But are they going to actually lose the money for the products they have in stock? Or is it just going to be delayed a few weeks? I know capital availability and having profits a month or so earlier has value to a company - but “OMG ship ALL THE THINGS now so we can get our money immediately and if we can’t even deliver the device for which the accessories are being ordered for a month OH WELL because all those accessories will be unreturnable, even if the customer doesn’t like the device - short term profit FTW!” doesn’t feel like the experience Apple should be delivering.
Apple is a UX and design-centric company. This experience is arguably badly-designed from both of those standpoints. And fixing it wouldn’t be that hard.
If that’s going to be their shipping policy, because “logistics is hard”, they could adjust other policies to compensate. For example, things purchased on the same order should be returnable for a certain period after the device is delivered. Or they should cover the Apple Pencil you purchased for your iPad under your iPad’s AppleCare, even if you purchased it a bit later.
I know in the past I’ve not purchased accessories from Apple because the device was going to be delayed by weeks and the accessories were “in stock” so I’d have them immediately.
This is a company that puts thought into the “unboxing experience” for their devices. Surely they can do better than this?
Again… this is my opinion. I truly appreciate reading your opinions.
Apple is a Corporation first and foremost. Like most corporations, being “green” is a feel-good marketing pitch that allows customers to believe they are spending their money in a way that makes a difference. Apple stops shipping USB chargers with new phones was billed as being way to reduce the environmental impact. (Not beating a dead horse here) What it truly was for Apple was a way to ship more phones per container by making the box smaller. Remove the bulky part… shrink packaging… charge the same amount for the product and claim a Victory for the Environment! Apple can claim to save fossil fuels by being more efficient in shipping.
Reduced packaging allows them to claim less need for shelf space in warehouses and stores for product. Why do you think iMac boxes were slightly angled rather than square? So they could put more boxes in the same space. This is all about making more product readily available. Apple has made the decisions about Logistics and if fixing it wasn’t hard, they would have done it already. Removing the Styrofoam from packaging was a great move. But it wasn’t because Apple wanted to be green…
I once had a Market Manager at my old store point out that replacing the Easy Pay devices wasn’t a matter of ordering 20 news ones but ordering 100,000 new ones because every other store had the same problem. Apple was working on it by creating a newer version and it was going to take time. That allowed me to see the bigger picture instead of what was affecting just my store. Apple has to make decisions that don’t always lead to everyones happiness.
One of my favorite movie quotes: “There’s no pleasing some people…”
I absolutely agree, although in this case I really think the deepest impetus was the proposed EU regulation that would’ve required them to do exactly what they wound up doing. That gave them legislative “cover” to do something they’d otherwise want to do anyway.
I can see what you’re saying, but I have to disagree on this point.
Something doesn’t have to be hard to not be fixed yet. It just has to not be somebody’s job to fix it. And this is especially true of things that potentially happen across internal division boundaries.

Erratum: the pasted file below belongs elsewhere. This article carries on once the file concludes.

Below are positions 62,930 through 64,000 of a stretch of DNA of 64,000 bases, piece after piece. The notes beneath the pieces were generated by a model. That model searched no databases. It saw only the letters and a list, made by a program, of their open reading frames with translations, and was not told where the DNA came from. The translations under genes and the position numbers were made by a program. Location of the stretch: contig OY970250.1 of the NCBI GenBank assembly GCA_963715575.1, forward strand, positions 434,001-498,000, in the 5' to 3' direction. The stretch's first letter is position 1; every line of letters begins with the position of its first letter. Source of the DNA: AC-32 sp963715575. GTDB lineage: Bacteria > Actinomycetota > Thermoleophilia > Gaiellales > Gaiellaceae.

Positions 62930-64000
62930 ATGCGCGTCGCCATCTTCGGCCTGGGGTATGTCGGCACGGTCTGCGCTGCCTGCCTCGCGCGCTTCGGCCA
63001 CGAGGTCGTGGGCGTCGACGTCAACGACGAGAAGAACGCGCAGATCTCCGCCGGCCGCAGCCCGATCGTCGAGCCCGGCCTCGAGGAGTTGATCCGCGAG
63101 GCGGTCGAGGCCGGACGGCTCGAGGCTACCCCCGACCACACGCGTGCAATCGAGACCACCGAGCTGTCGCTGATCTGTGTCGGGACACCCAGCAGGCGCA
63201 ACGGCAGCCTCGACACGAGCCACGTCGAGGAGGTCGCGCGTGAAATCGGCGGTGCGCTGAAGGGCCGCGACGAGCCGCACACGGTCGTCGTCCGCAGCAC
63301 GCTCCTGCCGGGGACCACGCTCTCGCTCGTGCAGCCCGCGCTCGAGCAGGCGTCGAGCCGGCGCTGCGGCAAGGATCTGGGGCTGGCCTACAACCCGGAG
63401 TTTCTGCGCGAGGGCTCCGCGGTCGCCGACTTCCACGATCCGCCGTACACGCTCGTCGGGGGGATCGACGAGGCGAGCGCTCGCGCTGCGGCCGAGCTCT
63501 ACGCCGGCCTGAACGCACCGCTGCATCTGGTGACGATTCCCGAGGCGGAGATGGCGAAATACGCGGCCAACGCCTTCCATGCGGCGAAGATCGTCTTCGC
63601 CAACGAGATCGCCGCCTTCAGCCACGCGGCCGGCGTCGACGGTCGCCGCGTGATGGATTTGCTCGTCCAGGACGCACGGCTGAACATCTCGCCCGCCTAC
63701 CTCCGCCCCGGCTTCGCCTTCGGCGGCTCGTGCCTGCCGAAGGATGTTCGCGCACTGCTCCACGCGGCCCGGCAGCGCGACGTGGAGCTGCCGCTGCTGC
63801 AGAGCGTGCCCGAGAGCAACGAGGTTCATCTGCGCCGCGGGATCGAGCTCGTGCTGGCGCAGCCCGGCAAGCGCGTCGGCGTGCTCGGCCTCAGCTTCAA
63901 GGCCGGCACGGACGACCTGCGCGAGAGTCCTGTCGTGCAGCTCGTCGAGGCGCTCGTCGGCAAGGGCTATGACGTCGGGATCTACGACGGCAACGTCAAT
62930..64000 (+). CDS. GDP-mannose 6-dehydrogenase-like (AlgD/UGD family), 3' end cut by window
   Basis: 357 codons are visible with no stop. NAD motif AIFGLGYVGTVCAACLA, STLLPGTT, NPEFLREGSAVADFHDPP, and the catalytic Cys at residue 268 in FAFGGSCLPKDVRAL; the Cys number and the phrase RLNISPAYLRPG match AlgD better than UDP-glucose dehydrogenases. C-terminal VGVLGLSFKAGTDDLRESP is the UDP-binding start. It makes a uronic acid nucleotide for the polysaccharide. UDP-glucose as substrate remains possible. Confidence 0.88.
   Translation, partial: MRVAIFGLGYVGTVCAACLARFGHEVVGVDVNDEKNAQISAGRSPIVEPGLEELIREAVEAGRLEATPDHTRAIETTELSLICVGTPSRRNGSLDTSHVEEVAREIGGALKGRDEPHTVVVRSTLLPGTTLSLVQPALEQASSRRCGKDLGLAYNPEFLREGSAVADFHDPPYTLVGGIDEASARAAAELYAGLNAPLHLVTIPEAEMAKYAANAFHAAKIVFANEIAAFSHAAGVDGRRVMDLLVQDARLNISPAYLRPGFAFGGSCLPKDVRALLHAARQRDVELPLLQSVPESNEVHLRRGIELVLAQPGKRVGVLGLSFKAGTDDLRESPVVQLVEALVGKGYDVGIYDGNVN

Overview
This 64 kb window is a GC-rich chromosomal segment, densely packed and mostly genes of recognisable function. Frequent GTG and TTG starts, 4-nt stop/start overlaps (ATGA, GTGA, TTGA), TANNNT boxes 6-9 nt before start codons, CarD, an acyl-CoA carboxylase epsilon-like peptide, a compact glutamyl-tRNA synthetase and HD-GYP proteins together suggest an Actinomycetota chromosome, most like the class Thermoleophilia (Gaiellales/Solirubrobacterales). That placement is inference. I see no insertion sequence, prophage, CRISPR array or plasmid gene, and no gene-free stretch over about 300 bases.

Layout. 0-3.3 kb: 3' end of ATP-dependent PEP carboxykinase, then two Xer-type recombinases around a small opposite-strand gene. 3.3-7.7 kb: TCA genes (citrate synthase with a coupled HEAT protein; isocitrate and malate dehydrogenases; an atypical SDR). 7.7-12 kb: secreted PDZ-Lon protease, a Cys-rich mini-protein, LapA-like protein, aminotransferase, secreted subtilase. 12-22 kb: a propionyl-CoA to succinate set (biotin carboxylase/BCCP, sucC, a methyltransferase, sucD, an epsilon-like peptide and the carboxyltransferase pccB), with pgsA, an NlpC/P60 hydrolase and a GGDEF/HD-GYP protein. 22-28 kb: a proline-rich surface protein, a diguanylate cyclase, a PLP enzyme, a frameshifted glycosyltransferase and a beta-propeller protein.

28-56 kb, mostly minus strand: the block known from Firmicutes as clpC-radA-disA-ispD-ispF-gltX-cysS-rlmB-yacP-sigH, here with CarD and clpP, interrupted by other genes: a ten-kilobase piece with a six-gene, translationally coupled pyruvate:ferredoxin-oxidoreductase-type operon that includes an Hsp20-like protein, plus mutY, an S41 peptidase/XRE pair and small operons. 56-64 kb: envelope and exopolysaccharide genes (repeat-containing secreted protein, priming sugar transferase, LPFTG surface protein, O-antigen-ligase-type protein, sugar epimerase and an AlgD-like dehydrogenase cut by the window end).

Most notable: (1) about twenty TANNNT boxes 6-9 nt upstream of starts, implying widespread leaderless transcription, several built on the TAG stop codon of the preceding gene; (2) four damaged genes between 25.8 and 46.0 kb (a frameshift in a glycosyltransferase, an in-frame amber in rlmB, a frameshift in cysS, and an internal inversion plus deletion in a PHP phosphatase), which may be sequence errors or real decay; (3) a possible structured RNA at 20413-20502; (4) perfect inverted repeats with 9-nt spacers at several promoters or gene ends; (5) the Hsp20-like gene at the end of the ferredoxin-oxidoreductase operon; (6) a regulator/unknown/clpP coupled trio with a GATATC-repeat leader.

But “hard” in terms of “has to be addressed by the proper people” (return policies & AppleCare policies) is completely different from “hard” in terms of “the weather gets a vote in whether this succeeds” (international logistics). I would wager that if Tim Cook decided that the return policy were unacceptable, it would be fixed in short order. It definitely would’ve been the case under Steve Jobs.
Tim Cook has been with Apple since 1998 and he is all about Logistics. The 14 day or even the 30 day return policy has been the rule forever. Exceptions can be made to that policy but that is decided on a case by case basis.
Steve Jobs had option to change it anytime he wanted. He never did and there is no indication that he wanted to. He insisted that Apple not play the “What Would Steve Do” game after he died. He trusted the people he left in charge.
On a side note, it drives me crazy every time someone makes a “Steve Jobs would/wouldn’t do that” or “Steve is spinning in his grave” or “Apple has gone downhill since Steve left”. None of us have a clue what Steve Jobs would do today. To claim otherwise is a falsehood at best or an outright lie at worse. The man has been dead for 10 years next month, so to those people who are doing this STOP trying to justify a weak argument by tying his name to it.
Yeah, I hate that argument too - believe it or not.
And that’s why that wasn’t the argument I was intending to make. My point wasn’t “Steve would’ve fixed this”. Because obviously, as you said, that’s speculative at best.
My point was more that it’s possible for things like this to be acknowledged as problems at the bottom of the org chart, but not by somebody with either the responsibility or the authority to fix it. And depending on what it takes to move it up the chart, it may never get to the point where somebody with the responsibility or authority ever sees it - especially if the fix requires collaboration across divisions.
At the point we’re talking about things like internal policies though, senior level Apple execs could fix these things. My point with mentioning Steve is that in that particular era of Apple, if he wanted something done it got done - for better or for worse. I have no idea whether things are like that under Tim or not.
But none of that means the fix can’t be simple. It just means that nobody has taken the initiative in moving the ball forward. The world is littered with mind-blowingly simple things that are constantly left undone.
Think Apple is smart enough in distribution to do what is best for them. Given they have an extensive distribution network it is likely cheaper to do individual shipments than to manage shipment “assembly” (i.e. route items) from different sources before shipping. Just sending out items from closest facility is also likely to be less error prone.